The preceding article by Dr. Stephen Goldstone nicely outlines the issues around anal human papillomavirus (HPV) infection, anal intraepithelial neoplasia (AIN), and anal cancer. The article highlights several areas in which we are sure of the facts: 1) anal HPV infection is very common among men who have sex with men (MSM); 2) the prevalence and incidence of the putative anal cancer precursor, high-grade squamous intraepithelial lesions (HSIL) are very high among MSM; 3) the annual incidence of anal cancer among MSM is unacceptably high; 4) each of the above is more common among HIV-positive MSM than HIV-negative MSM; and 5) combination antiretroviral therapy has little, if any, impact on HSIL, portending the possibility-with some data supporting this suggestion-that the incidence of anal cancer among HIV-positive men on antiretroviral therapy will continue to rise in the future. Taken together, these observations would suggest that we should be mounting all-out campaigns to educate people around these issues and immediately implement screening and treatment programs to prevent anal cancer, modeled after the highly successful programs to prevent cervical cancer.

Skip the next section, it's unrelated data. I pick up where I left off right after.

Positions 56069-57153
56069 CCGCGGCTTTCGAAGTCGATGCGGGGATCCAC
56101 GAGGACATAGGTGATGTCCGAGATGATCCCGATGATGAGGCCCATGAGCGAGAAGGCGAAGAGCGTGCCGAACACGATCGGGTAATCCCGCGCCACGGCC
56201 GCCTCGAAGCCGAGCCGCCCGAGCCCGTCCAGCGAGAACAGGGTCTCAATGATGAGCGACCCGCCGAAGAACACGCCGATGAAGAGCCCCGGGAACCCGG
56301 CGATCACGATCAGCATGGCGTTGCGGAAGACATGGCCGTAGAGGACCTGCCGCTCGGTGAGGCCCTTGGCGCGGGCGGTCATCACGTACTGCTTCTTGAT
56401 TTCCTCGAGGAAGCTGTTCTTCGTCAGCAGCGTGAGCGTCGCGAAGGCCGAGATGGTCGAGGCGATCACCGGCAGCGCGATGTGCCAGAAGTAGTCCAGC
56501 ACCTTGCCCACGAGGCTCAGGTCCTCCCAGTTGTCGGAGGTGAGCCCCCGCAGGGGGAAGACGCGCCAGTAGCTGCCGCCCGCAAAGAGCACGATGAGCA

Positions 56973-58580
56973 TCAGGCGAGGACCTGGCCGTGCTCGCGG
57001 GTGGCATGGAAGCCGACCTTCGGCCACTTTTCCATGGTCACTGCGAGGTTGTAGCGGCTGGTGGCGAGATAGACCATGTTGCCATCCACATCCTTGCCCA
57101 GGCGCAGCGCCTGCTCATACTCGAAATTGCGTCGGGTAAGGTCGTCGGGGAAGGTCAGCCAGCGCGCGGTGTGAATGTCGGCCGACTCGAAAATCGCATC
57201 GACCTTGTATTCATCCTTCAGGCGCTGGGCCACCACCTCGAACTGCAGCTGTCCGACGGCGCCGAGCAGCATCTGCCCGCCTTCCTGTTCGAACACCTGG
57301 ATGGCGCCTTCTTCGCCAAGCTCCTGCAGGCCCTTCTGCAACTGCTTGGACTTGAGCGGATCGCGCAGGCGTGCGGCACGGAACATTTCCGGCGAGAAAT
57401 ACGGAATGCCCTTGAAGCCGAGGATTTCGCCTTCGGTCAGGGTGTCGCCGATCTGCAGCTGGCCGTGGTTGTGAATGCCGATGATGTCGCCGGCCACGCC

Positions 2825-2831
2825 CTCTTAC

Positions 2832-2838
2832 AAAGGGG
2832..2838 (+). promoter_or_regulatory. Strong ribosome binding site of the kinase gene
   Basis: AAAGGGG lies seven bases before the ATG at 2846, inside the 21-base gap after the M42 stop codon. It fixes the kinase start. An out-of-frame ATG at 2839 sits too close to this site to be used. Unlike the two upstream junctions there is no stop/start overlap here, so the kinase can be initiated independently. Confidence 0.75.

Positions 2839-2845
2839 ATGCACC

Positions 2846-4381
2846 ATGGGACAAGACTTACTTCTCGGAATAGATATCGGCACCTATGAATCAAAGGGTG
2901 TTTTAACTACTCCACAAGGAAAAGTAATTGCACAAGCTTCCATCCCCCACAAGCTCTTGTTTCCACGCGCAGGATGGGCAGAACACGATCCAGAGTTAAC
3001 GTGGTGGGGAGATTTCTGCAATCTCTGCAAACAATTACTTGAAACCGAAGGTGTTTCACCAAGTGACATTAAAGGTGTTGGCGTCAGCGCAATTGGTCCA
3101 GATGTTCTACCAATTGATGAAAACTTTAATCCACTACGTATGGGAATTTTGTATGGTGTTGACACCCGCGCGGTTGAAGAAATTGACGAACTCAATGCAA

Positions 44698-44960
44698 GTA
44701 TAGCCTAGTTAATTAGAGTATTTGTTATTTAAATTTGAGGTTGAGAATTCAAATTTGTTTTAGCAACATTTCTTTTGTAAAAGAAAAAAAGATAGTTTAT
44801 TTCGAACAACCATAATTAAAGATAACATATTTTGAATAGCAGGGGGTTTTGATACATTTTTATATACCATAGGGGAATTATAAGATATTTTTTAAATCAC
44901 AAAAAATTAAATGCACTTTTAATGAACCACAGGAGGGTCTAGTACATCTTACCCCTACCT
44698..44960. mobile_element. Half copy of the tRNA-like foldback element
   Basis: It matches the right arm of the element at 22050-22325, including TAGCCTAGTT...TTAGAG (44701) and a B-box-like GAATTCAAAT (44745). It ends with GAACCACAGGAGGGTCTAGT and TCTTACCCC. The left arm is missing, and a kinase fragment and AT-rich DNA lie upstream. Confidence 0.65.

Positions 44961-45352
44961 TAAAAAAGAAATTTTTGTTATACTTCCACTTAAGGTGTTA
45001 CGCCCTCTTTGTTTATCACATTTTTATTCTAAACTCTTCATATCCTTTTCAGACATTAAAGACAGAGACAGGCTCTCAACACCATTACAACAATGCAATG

To help understand why this has not yet happened, it is reasonable to ask ourselves what is not yet known, specifically the areas in which the evidence does not yet support implementation of an official anal screening and treatment program. In so doing, it is critical that we remember the adage, "absence of evidence is not evidence of absence." In other words, if the data are not yet available to support implementation of a program, it simply means that the data have not yet been collected. Collecting the necessary data should be one of our highest priorities. In some cases, however, it may be impractical to do so, at least in the short term. In these situations, we need to decide whether or not to proceed, despite our not having all of the supporting evidence that we might like.